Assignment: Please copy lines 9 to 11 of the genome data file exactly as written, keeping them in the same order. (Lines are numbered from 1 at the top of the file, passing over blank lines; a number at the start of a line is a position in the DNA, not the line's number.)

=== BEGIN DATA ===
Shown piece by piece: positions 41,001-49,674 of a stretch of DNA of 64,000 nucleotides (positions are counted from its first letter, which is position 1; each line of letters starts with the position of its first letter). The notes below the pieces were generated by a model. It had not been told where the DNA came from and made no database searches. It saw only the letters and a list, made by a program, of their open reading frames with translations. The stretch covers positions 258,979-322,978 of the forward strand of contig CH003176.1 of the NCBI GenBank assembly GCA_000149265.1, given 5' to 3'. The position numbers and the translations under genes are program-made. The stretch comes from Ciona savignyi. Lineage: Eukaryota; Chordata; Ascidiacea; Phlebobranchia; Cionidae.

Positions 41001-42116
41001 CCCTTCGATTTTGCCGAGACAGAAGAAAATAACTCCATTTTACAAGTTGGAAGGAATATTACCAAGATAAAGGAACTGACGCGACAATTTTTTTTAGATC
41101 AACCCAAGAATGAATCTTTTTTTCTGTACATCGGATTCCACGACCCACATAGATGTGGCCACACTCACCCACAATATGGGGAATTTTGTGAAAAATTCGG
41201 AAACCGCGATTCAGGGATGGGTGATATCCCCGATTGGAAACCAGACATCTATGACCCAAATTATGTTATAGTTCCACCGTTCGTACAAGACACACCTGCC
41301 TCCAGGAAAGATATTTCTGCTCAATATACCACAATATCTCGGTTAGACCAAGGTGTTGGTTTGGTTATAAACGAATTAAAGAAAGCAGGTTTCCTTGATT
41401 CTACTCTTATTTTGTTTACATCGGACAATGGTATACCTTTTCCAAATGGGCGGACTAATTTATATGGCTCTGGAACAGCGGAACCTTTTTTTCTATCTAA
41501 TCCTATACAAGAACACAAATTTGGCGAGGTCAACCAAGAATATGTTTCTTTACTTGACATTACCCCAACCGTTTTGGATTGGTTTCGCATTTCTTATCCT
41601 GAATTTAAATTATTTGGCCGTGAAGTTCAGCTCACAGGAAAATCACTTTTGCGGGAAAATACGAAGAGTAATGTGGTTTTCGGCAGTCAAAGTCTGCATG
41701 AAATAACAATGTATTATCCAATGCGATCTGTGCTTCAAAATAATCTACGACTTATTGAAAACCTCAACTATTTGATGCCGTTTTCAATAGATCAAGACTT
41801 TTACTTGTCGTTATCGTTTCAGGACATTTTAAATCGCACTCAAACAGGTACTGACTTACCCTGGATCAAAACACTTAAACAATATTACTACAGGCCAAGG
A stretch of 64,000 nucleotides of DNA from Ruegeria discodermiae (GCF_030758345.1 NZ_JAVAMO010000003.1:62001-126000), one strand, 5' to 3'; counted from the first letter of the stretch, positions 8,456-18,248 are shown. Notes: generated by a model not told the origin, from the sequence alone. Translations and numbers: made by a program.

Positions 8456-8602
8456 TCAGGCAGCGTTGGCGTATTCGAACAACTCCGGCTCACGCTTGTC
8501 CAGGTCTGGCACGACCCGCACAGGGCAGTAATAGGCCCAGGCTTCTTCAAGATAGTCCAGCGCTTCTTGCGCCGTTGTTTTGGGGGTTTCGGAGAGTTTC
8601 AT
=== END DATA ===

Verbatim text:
41601 GAATTTAAATTATTTGGCCGTGAAGTTCAGCTCACAGGAAAATCACTTTTGCGGGAAAATACGAAGAGTAATGTGGTTTTCGGCAGTCAAAGTCTGCATG
41701 AAATAACAATGTATTATCCAATGCGATCTGTGCTTCAAAATAATCTACGACTTATTGAAAACCTCAACTATTTGATGCCGTTTTCAATAGATCAAGACTT
41801 TTACTTGTCGTTATCGTTTCAGGACATTTTAAATCGCACTCAAACAGGTACTGACTTACCCTGGATCAAAACACTTAAACAATATTACTACAGGCCAAGG